Wednesday, 31 August 2011

Top Fifty - Chris Smither

Chris Smither - I'm A Stranger Too/Don't It Drag On

I'm sure I've said and done this before, but I'm going to cheat because I can. This top fifty selection is a two-fer of Chris Smither's debut and second albums, brought out respectively in 1970 and 1971. They are both excellent - some of the finest songwriting and performance of the time and genre. I genuinely could not choose between them so this combo gets me out of a fix I don't have to suffer.

Of interest too, I hope, is that I have only discovered Chris Smither in very recent years. If I had heard and possessed these albums in the early 70s I know they would be as precious as my John Martyn albums/music of the time. Smither is a brilliant guitarist, and his more recent work is predominantly blues based. These early albums are mainly folk songs, with beautiful ballads. Smither's voice today is a distinctive baritone; in the early 70s it was a higher register with an emotive, natural warble that is much more gentle and appropriate to the folk melodies.

Of course I have made a compilation of the ballads from both albums that I particularly like. What is again interesting is that some of these melodies are so achingly plaintive in their beauty, musically and lyrically, that they have an impact on me now that I would normally only get from those songs that I have grown up and lived with for years. That is their genuine power. A track like Devil Got Your Woman from I'm A Stranger Too is a good example. This is followed on that album by Homunculus which is even more of a lament, and has echos of Bert Jansch's early work for a reference point. Other songs in this gentler vein are A Short Song For Susan, Neil Young's I Am A Child, Love You Like A Man, Skip James' Look Down The Road, and the gorgeous Time To Go Home.

The second album offers up similar gems: Lonesome Georgia Brown with slide guitar; the simple acoustic and vocal of I've Got Mine; the brilliant blues of Another Way To Find You; a piano addition in Jagger/Richards' No Expectations; title track Don't It Drag On with more piano and bass; the exquisite and sad Every Mother's Son [lyric at end], and the final track I Feel The Same. Background vocalists on this album include Bonnie Raitt and Maria Muldaur.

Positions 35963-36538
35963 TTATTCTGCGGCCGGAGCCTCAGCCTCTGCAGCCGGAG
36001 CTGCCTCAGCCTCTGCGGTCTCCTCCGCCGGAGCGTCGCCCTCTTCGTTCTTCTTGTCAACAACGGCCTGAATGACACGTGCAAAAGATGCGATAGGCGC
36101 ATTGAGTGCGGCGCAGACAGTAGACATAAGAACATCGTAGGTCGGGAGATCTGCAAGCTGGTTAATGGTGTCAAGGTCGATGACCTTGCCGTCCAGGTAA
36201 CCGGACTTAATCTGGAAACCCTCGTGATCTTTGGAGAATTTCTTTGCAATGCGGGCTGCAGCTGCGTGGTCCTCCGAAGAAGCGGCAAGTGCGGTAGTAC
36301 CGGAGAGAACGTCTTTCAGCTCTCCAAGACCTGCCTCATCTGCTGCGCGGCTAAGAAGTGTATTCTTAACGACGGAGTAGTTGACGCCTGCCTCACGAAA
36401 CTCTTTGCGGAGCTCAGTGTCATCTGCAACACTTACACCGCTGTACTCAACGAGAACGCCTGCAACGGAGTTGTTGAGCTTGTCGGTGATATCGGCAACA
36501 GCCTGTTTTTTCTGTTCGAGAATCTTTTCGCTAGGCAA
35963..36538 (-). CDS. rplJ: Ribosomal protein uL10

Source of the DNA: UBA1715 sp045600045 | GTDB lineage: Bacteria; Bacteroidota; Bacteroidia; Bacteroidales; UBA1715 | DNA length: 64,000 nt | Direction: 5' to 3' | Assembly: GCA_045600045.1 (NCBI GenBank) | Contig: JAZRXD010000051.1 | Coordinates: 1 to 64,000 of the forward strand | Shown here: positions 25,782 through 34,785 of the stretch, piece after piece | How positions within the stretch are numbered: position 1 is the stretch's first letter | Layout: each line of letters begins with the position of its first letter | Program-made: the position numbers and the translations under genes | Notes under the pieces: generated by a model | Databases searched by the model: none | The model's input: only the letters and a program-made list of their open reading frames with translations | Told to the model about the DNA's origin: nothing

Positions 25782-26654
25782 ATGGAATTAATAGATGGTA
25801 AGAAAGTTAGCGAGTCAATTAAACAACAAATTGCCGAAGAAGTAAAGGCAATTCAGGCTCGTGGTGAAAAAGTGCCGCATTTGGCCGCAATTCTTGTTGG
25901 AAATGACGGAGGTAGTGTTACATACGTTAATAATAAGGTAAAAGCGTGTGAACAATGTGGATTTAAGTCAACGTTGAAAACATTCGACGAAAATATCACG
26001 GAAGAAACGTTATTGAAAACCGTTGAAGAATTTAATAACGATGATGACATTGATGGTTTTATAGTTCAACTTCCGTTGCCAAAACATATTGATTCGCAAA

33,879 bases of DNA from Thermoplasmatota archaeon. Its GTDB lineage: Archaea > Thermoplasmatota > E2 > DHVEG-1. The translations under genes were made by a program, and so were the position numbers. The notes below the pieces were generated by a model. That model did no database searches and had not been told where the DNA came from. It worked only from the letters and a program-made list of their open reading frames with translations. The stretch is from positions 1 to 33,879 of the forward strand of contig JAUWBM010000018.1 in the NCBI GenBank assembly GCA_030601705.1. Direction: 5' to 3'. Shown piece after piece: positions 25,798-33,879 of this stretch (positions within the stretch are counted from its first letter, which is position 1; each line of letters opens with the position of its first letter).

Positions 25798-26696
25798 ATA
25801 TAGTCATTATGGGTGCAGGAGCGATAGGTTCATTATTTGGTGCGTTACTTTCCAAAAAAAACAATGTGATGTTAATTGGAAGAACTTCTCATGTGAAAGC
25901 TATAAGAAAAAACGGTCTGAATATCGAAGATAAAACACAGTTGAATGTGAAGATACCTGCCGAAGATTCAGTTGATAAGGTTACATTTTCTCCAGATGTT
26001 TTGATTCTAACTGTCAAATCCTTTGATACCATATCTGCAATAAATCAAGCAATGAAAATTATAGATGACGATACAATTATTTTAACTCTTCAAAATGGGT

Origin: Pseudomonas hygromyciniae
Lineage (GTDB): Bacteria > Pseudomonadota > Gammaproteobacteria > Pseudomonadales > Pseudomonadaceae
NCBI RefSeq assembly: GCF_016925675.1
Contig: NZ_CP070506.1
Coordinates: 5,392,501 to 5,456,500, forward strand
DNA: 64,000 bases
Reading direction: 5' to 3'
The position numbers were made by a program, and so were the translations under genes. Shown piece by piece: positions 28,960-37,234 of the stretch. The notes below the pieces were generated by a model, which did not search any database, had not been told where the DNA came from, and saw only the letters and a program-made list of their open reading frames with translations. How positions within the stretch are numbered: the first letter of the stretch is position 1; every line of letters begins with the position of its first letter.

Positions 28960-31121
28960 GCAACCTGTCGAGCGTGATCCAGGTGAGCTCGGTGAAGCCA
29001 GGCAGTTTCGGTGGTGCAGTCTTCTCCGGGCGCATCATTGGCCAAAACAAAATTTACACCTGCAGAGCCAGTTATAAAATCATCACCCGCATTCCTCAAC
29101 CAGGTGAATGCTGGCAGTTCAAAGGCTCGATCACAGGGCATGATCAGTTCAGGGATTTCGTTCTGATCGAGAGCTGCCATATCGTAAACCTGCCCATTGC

There are more bluesy/rock tracks [I have focused on my softer, 'pretty' favourites here]. From Don't It Drag On there are two good representatives of this other offering to mention, both with the Smither vocal sounding like Michael Chapman from Family, and a more dynamic example of the warble I have already mentioned: Bob Dylan's Down In The Flood, and the classic Willie McTell Statesboro Blues. There are self-penned examples too on both albums.

As I have typed this I have listened to both albums and it has been wonderful. Again, as I've said before, I have the time and this is why I do what I do here.

Every Mother's Son

I speak to you. I think you'll
Understand. You know you've
Made your son Joseph
A dangerous man.
He's gone to town, he's bought himself a gun.
This could happen to every mother's son.

I spoke to Joseph.
His time has come.
"Vengeance is mine," he said.
"Come join the fun."
He looked more like a Judas on the run.
This could happen to every mother's son.

Since I spoke to Joseph he's
Gone into town. He killed
Six strong men 'fore they
Shot him down.
I hate to think it's only just begun.
This could happen to every mother's son.

Something to tell you I
Think you should know.
You think too fast and you
Love too slow, you know.
You needn't feel you're the only one.
This could happen to every mother's son.

1 comment:

  1. I like the sound of this guy so might have a listen sometime soon if he's not too difficult to get hold of?